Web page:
Breaking Ground: Auburn addition Breaking Ground: Retractable-roof arena Arena seeks a name fit for a Palace Diamondbacks pick Levy for retail Anschutz leads AEG’s new charge High schoolers get place next to pros Breaking Ground: Steadying Centerplate Shining Star Architects give their take StubHub's future: Beyond tickets?
SBJ/March 20 - 26, 2006/Forty Under 40
Published March 20, 2006
PALACE SPORTS AND ENTERTAINMENT
By Don Muret
• Age: 38
• Titles: Chief operating officer and executive vice president
• Company: Palace Sports and Entertainment (St. Pete Times Forum in Tampa)
• Education: B.A., history and economics, State University of New York-Stony Brook
• Family: Wife, Tracey; two sons, Steven and Matthew; a daughter, Amy.
• Career: Concession manager for Volume Services at the Palace of Auburn Hills and Pine Knob Music Theatre, 1990; assistant general manager, August 1991-October 1992; general manager, October 1992-July 1995; general manager, Volume Services, Trans World Dome, St. Louis, August 1995-January 1997; project manager, Volume Services at Jack Kent Cooke Stadium, Landover, Md., January 1997-August 1997; co-owner of Unity Motion, August 1997-April 1999; executive VP for administration, Palace Sports and Entertainment in Tampa from April 1999-August 2000; named COO in August 2000.
• Last vacation: Palm Island
• Last book read: “Suburban Diva: From the Real Side of the Picket Fence” by my wife Tracey
• Pet peeve: Aggressive Little League parents, weak handshakes and PowerPoint presentations
• Greatest disappointment: Unity Motion going out of business
• Business advice: Work for the logo on your business card, not your name. Don’t be afraid to challenge the norm and do things no one else ever has.
Sean Henry remembers the day he started working in the sports and entertainment industry, March 23, 1982. Henry was only 14 years old and Volume Services, the concessionaire now known as Centerplate, hired him to work in the New York State Parks system.
Henry, Palace Sports and Entertainment's chief operating officer and executive vice president at the St. Pete Times Forum in Tampa, started out doing "50 different things" such as busing tables, washing dishes and operating the grill at Robert Moses State Park and Jones Beach on Long Island.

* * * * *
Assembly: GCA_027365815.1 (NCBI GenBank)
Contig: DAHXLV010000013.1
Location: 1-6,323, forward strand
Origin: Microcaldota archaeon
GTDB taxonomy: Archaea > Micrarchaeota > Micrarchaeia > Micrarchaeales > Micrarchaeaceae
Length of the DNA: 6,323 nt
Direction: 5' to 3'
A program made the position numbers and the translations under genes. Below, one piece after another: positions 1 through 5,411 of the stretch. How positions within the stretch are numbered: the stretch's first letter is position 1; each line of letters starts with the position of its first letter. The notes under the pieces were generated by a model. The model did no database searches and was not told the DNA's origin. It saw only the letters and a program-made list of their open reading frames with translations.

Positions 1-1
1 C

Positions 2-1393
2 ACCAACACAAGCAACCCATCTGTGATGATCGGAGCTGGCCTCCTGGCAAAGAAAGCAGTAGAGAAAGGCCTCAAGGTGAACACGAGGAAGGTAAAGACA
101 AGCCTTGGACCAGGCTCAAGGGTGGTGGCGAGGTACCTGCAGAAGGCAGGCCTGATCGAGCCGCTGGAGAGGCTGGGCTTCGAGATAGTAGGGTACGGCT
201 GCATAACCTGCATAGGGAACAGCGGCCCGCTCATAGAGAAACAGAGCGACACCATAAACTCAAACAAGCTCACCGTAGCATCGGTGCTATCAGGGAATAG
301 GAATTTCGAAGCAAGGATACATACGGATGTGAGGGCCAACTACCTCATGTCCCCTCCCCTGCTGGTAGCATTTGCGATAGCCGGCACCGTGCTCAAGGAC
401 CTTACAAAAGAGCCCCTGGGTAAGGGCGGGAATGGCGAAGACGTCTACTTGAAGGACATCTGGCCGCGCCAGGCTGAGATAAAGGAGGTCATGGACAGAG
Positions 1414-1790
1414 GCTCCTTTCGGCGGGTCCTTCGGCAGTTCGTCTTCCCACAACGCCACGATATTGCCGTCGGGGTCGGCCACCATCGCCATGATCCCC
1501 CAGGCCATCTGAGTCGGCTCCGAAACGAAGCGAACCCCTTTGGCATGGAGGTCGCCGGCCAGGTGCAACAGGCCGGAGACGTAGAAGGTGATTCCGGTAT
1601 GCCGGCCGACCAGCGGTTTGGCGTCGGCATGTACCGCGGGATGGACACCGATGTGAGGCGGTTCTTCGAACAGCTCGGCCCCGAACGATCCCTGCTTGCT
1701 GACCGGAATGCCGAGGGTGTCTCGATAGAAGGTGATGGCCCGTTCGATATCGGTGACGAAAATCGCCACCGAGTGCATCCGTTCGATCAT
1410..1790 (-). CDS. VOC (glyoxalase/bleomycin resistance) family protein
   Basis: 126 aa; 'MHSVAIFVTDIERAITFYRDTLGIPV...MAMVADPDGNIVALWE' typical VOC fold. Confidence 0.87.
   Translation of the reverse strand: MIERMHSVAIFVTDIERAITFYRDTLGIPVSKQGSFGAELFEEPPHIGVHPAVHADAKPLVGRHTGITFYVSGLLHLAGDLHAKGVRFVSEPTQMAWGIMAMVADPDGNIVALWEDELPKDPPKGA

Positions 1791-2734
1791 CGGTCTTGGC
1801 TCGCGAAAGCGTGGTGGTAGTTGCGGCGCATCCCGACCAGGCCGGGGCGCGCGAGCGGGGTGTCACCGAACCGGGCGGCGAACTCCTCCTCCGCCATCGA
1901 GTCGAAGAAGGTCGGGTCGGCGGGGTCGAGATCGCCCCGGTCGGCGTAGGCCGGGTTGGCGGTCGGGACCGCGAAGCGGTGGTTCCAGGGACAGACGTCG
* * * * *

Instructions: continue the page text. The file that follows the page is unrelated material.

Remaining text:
Henry worked his way through college at the state park facilities, attending three State University of New York branches to earn a degree in history and economics. He spent one final summer as catering manager at Jones Beach before moving to Detroit in 1990 and entering the food service firm's management trainee program at the Palace of Auburn Hills.
Detroit Pistons owner Bill Davidson had purchased Pine Knob Music Theatre, now DTE Energy Music Theatre, and the organization was in the midst of renovating the outdoor music venue. Henry was named concession manager and got immersed in that project for Volume Services.
"I was young enough and dumb enough," Henry said. "But it turned out to be a smart move because I got further entrenched with the Palace."
After stops in St. Louis and Washington to jump-start food operations for the Rams and Redskins at their new NFL facilities, Henry left Volume Services in August 1997 to become VP of sales for Unity Motion, a new company that a few Palace Sports employees started that was ahead of the curve in selling high-definition television content and equipment. Too far ahead, it turned out.
"We had the first national live sports event televised in HD, a Portland Trail Blazers game … but it was a little too early for that product," Henry said.
Palace Sports and Entertainment acquired the Tampa Bay Lightning and the leasehold rights to what was then called the Ice Palace in 1999, and Henry got back in the sports facility business, starting the long road toward transforming an underperforming building and franchise into an award-winning arena and Stanley Cup championship team.
Henry's energetic nature, his creative yet analytical mind and a strong work ethic made him a natural to work directly for Palace Sports, an organization that set the standard for teams taking control of facility operations, said Larry Hatch, former Centerplate CEO and Henry's old boss. "It was a perfect fit," Hatch said.
The organization invested many millions of dollars to renovate what was at the time only a three-year-old arena. "We turned the business around dramatically and voided [almost] every [service] contract," Henry said. "We like our hands on everything."